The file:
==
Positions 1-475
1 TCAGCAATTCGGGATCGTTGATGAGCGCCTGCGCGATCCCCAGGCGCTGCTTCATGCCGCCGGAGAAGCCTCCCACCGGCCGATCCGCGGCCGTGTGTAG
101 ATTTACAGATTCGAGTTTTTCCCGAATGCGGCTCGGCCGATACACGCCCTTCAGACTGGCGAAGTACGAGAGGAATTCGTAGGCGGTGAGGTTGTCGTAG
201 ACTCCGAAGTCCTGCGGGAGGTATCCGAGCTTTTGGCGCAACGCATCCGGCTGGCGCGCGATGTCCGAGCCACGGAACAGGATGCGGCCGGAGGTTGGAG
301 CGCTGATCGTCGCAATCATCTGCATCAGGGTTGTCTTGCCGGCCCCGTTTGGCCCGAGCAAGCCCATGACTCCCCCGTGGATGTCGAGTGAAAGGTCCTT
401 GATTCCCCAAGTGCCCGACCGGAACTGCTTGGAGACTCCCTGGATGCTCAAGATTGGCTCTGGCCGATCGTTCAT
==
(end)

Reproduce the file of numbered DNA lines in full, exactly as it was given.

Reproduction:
Positions 1-475
1 TCAGCAATTCGGGATCGTTGATGAGCGCCTGCGCGATCCCCAGGCGCTGCTTCATGCCGCCGGAGAAGCCTCCCACCGGCCGATCCGCGGCCGTGTGTAG
101 ATTTACAGATTCGAGTTTTTCCCGAATGCGGCTCGGCCGATACACGCCCTTCAGACTGGCGAAGTACGAGAGGAATTCGTAGGCGGTGAGGTTGTCGTAG
201 ACTCCGAAGTCCTGCGGGAGGTATCCGAGCTTTTGGCGCAACGCATCCGGCTGGCGCGCGATGTCCGAGCCACGGAACAGGATGCGGCCGGAGGTTGGAG
301 CGCTGATCGTCGCAATCATCTGCATCAGGGTTGTCTTGCCGGCCCCGTTTGGCCCGAGCAAGCCCATGACTCCCCCGTGGATGTCGAGTGAAAGGTCCTT
401 GATTCCCCAAGTGCCCGACCGGAACTGCTTGGAGACTCCCTGGATGCTCAAGATTGGCTCTGGCCGATCGTTCAT